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Proceedings Paper • Open Access

The challenges for large light-weight diffractive lenses for space telescopes
Author(s): S. Roose; Y. Stockman; D. Derauw; L. Datashvlli; H. Baier

Paper Abstract

Large light-weight telescopes in space are considered key elements enabling future earth observation and space science. The first large space telescope, “Hubble”, uses a monolithic aspheric primary mirror of 2.4 m diameter. The Hubble Space Telescope primary mirror has an area density of about 180 kg/m2. This monolithic approach cannot be used for much larger telescopes due to mass and volume limitations imposed by today’s launch capabilities. Thus the current generation space telescope, the James Webb Space Telescope now under development, makes use of a segmented aspheric primary mirror of 6.5 m diameter. The area density will be below 20 kg/m2.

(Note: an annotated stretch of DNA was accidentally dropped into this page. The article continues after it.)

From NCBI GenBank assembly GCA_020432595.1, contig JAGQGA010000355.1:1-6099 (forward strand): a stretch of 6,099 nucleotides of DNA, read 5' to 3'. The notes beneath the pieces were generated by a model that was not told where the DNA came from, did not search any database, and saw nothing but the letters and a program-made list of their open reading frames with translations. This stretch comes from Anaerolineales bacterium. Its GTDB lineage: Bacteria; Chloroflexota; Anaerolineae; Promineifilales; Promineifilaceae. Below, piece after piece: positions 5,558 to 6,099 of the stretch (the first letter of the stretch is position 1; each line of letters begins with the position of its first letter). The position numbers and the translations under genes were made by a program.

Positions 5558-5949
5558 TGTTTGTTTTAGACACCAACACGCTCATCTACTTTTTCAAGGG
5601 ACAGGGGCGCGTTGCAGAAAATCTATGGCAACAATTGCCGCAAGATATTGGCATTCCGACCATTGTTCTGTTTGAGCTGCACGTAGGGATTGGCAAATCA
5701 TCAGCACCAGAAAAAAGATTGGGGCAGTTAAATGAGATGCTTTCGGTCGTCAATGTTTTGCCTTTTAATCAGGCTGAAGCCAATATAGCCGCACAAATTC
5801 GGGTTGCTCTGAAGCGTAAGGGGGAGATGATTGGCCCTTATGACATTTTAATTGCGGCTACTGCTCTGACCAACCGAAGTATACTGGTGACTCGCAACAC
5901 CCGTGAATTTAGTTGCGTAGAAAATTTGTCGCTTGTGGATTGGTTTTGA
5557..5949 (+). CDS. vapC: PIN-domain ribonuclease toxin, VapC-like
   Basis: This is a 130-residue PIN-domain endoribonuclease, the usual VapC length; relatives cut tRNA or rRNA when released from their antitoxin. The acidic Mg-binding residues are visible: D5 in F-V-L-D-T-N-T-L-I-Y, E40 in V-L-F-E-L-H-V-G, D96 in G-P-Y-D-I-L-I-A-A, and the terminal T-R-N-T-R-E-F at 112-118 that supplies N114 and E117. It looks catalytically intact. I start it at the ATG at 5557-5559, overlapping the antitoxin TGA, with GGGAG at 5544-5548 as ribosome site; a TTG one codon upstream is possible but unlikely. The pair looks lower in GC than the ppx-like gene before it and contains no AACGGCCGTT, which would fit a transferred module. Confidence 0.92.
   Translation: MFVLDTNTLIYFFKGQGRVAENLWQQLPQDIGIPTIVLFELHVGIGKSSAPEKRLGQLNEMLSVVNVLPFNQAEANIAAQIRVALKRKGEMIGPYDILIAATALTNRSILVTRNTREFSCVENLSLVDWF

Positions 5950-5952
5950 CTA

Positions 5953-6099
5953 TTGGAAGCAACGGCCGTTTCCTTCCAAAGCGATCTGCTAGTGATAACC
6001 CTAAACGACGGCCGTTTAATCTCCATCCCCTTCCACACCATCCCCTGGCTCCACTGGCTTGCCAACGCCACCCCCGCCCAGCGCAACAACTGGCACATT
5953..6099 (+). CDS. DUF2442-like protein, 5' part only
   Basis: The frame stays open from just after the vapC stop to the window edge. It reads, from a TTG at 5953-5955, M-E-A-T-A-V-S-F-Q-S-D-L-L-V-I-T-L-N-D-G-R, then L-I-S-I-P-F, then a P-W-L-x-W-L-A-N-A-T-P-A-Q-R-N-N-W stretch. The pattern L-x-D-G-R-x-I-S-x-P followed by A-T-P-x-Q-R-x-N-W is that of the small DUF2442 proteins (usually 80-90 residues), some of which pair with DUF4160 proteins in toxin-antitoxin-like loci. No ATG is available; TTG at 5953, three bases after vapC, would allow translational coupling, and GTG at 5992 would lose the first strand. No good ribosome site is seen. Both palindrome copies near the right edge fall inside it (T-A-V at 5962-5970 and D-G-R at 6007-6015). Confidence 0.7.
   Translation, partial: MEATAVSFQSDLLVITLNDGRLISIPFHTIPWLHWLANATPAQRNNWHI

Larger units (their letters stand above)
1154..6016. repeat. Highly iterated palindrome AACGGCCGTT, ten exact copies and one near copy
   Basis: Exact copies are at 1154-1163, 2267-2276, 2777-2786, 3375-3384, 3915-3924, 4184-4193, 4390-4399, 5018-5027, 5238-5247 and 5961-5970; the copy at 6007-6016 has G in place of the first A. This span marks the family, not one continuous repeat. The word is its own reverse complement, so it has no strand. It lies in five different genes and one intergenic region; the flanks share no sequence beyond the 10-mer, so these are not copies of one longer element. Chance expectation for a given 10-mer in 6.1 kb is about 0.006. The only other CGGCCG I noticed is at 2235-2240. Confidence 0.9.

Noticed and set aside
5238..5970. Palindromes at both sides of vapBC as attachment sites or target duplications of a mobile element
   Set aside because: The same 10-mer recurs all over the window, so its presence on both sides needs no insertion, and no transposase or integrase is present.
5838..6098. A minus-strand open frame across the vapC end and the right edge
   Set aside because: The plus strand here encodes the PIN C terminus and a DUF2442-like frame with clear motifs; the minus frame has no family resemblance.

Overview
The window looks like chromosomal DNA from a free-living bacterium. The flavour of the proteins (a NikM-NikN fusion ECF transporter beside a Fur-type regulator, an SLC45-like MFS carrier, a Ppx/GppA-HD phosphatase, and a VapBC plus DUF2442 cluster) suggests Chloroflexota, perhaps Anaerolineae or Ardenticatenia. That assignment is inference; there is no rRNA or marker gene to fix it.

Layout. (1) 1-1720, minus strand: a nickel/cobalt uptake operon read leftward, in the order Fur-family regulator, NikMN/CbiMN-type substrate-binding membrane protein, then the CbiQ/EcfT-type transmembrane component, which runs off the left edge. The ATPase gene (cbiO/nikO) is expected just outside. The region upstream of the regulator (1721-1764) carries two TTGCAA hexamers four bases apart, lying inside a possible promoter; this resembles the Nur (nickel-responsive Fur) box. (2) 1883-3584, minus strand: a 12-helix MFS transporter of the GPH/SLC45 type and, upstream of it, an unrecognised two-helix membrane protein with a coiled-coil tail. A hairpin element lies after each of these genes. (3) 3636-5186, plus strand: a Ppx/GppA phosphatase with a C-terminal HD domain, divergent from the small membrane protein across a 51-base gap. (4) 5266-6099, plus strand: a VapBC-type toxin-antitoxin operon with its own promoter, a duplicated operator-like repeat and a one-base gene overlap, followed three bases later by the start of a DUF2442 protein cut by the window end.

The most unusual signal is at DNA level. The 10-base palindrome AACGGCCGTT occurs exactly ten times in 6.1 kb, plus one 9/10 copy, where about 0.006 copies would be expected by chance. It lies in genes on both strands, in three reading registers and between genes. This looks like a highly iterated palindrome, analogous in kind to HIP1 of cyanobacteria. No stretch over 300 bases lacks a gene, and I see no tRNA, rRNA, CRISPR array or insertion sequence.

Paper Details

Date Published: 17 November 2017
PDF: 9 pages
Proc. SPIE 10563, International Conference on Space Optics — ICSO 2014, 105635Y (17 November 2017); doi: 10.1117/12.2304140
Show Author Affiliations
S. Roose, Ctr. Spatial de Liège (Belgium)
Y. Stockman, Ctr. Spatial de Liège (Belgium)
D. Derauw, Ctr. Spatial de Liège (Belgium)
L. Datashvlli, Technische Univ. München (Germany)
H. Baier, Technische Univ. München (Germany)

Published in SPIE Proceedings Vol. 10563:
International Conference on Space Optics — ICSO 2014
Zoran Sodnik; Bruno Cugny; Nikos Karafolas, Editor(s)

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